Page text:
A recent ChinaFile report makes pretty bleak reading for ‘Big Pharma.’ Long regarded as the next great hope for market expansion, the mirage of China keeps receding into the middle distance.
Always there, always out of reach. This time the story centres on China forcing reductions in the price of key drugs, but previous disputes have involved the issuing of compulsory licences to produce generic versions of frontline treatments. Each time, the lure of market access for Western majors proves too compelling to turn back.
On one level the pharmaceutical industry is an emotive subject. Drugs save lives, yet they also cost money. Pharmaceutical companies make money by saving lives, but they therefore also profit from ill-health. On another level, however, the pharmaceutical industry is just like any other. Innovation and high quality research lead to new and improved products, and therefore profits with which to conduct further research.
Inevitably though, these competing commercial and healthcare priorities can produce difficult market conditions in countries where the latest drugs are highly prized, but the costs are prohibitive. The market for pharmaceuticals, therefore, more than for any other traded products, is wrapped up by the restraining language of permission and regulatory approval.
From a macro-economic perspective the most innovative pharmaceutical companies are from Europe and the US, which have decades of capital investment and research behind them, along with the best scientific and medical universities in the world providing a constant flow of specialist training for new recruits. On top of this, high levels of public funding for healthcare ensure demand is always high for even minor product improvements.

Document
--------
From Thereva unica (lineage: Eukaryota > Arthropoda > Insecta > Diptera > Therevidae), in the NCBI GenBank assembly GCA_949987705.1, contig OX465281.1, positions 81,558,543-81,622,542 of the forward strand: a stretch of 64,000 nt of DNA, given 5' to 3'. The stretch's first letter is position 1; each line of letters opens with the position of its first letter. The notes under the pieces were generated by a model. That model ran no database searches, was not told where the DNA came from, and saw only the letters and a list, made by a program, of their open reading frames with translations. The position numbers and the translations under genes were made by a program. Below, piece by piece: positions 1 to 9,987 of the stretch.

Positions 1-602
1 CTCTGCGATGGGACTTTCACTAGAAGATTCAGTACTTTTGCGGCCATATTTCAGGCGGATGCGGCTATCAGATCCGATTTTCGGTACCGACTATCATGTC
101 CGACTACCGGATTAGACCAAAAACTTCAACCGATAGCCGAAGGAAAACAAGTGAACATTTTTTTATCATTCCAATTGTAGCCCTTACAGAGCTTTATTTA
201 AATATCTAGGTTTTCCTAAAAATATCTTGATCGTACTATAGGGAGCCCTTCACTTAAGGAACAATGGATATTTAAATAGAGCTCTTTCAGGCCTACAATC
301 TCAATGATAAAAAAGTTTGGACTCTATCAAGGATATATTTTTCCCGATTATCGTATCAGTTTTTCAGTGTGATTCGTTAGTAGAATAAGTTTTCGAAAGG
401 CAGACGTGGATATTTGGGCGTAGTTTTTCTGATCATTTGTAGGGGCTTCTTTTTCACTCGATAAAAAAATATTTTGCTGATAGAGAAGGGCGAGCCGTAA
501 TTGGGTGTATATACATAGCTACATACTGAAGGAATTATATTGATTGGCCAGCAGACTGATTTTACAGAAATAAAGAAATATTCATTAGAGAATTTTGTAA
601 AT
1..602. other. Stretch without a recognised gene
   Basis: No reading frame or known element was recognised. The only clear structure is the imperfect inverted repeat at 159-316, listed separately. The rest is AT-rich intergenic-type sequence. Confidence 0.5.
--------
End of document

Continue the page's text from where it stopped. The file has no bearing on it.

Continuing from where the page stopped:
Developing countries can’t compete with these deep reservoirs of research expertise and product development, so pharmaceuticals is a key strategic sector for developed economies transitioning away from labour intensive heavy manufacturing. But, given that developing countries can’t compete, they have little incentive to agree to the patent protection and market access that is the lifeblood of pharmaceutical innovation.
Therefore the world is divided. In the West, the benefits of innovation are obvious, so patent protection is extensive and enforced. In countries unable to match the research advantages of developed economies patent protection can be disregarded in favour of ‘generic’ producers, able to reproduce the ingredients at cost, without paying for the research and testing (India is an acknowledged trendsetter).
The China Angle
China continues to be seen as an enormous potential market for Western pharmaceutical companies. They have the products, China has the people. But China also has its own pharmaceutical companies, and a government jealous of the advantages of Western companies. What this produces is endlessly difficult market conditions. China’s government has an interest in capping or reducing healthcare costs, but can’t ignore strong demand for foreign products.